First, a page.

When I returned to my computer on the Monday morning, I was a little surprised to find two public intellectuals, for whom I have a lot of respect, on opposing sides of a minor Twitter storm. I have admired George Monbiot's work since I first picked-up Captive State in the late 1990s. Many of his articles have found their way into my teaching, often because they are powerful examples of good argument, advanced in the service of matters on which I find myself frequently in agreement with George. (There are exceptions. More later) Similarly, I was so impressed by Steven Poole's book Unspeak that I decided to teach the text to my first year Critical Thinking, Argumentation and Rhetoric students; as it enters its tenth year since publication the book still has a week devoted to it on the course, while it has also spawned an internet video channel. In 2010 I invited Steven to speak at a conference on argument and rhetoric, chiefly because of his book's popularity with our students. Steven took his place on the conference programme alongside academics from the fields of philosophy and argumentation theory. I also invited Jamie Whyte, as author of Bad Thoughts. Whyte has since become the BBC's 'go-to' right-libertarian talking-head and one of the many ideologically motivated and financially incentivised climate sceptics writing for the Wall Street Journal. I guess we all make mistakes... .  Inviting Poole was no mistake, he was the star turn, popular with members of the public in attendance, the undergraduates and the academics. His recent writings on scientism chime closely with my own views on these matters and we have remained in contact since 2010. This said, it then seemed, in mid-July this year, that if George was to be believed, Steven Poole had embraced the sort of stance that Whyte had embraced. This thought troubled me.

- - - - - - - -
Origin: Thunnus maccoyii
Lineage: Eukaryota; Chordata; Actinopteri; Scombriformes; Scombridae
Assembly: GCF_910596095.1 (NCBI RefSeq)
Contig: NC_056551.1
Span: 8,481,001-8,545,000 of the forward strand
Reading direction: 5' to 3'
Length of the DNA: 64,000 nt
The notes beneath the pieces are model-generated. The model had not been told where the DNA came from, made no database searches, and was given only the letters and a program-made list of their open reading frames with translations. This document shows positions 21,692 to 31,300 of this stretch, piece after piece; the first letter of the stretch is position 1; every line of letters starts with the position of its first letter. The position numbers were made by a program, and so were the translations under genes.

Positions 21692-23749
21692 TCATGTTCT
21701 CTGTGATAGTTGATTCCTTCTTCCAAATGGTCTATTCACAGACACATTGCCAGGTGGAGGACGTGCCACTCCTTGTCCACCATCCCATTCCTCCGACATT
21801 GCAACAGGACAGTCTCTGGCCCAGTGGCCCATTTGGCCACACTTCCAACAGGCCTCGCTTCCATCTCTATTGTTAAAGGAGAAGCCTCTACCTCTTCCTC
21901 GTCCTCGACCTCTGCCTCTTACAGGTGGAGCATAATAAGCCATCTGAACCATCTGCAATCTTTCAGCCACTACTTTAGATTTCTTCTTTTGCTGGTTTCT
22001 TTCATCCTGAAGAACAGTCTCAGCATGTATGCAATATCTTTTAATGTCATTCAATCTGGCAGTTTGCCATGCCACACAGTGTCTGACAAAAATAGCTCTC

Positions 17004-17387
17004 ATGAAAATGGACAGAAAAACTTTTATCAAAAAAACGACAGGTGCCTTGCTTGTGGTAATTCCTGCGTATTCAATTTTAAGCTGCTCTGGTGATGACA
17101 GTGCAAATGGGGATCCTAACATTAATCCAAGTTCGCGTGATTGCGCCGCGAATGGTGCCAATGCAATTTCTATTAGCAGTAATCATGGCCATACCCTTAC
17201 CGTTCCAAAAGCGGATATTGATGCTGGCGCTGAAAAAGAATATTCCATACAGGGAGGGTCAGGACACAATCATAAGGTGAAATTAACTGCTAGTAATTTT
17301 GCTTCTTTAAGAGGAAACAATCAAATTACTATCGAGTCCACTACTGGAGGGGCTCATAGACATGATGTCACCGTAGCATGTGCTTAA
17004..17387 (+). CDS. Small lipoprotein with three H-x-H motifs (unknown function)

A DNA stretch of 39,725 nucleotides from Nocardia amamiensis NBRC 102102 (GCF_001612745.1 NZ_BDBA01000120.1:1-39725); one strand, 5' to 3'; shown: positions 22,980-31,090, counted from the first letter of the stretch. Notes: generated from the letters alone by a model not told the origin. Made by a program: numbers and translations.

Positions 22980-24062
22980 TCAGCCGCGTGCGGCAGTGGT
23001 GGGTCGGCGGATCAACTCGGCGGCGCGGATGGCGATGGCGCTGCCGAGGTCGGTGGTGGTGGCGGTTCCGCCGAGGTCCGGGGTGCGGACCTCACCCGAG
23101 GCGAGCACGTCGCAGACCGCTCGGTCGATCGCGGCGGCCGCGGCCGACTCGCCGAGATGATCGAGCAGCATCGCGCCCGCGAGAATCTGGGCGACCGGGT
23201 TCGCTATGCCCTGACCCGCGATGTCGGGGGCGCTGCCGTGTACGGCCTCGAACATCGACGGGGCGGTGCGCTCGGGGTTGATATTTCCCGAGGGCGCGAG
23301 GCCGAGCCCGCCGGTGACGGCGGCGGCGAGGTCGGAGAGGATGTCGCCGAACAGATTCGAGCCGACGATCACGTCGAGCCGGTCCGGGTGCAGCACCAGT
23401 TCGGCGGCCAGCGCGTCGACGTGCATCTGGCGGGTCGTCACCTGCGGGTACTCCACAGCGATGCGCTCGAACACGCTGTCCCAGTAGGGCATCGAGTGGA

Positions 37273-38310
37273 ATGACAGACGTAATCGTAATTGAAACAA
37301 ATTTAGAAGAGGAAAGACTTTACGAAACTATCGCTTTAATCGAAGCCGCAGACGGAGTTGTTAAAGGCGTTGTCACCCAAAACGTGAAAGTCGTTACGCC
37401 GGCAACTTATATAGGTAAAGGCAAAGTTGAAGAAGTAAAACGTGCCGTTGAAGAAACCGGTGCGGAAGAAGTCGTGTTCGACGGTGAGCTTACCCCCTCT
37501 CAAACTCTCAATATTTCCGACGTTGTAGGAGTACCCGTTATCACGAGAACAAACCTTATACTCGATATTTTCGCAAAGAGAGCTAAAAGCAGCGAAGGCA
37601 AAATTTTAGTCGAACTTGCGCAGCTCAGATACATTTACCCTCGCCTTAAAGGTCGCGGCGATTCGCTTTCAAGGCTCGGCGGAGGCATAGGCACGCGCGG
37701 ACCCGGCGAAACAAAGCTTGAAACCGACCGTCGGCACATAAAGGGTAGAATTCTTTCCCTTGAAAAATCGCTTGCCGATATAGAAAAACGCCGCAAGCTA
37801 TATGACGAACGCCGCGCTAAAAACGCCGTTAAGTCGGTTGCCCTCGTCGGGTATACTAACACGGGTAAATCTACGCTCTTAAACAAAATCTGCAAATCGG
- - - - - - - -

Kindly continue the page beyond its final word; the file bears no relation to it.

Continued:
If the recent Chomsky-Zizek spat had all the significance of my maternal grandfather saying something not all together positive about my paternal grandfather, the Monbiot-Poole fight was like watching my parents go through a messy divorce. While I fail to find anything of genuine interest or significance in Chomsky and Zizek being prompted into being less than complimentary about each other's work, Monbiot and Poole was different. It mattered. Poole had been critical of Monbiot's book Feral in the Guardian reviews section, and Monbiot used his Guardian blog space to respond in, what struck me as, a surprisingly defensive manner to those criticisms. Monbiot followed-up by advertising his contempt on Twitter. Poole Tweeted questions regarding what he considered to be an assumption behind Monbiot's disdain: that human activity was somehow to be excluded from an analysis of ecosystems. The questions went unanswered, and as the Twitter storm swelled Monbiot added to the accusations of "ignorance" and "philistinism" by repeatedly implying and stating that Poole was not qualified, as a humanities graduate, to criticise a book that was basically science; shoot, George even invoked the Sokal hoax, and thereby employed it as a rhetorical hand grenade. (-sound familiar?-) As it was, the promised storm really failed to materialise as the elements failed to interact in the manner required. As the initial swell dissipated, I couldn't help but feel that we had been left with little more than inclement twits.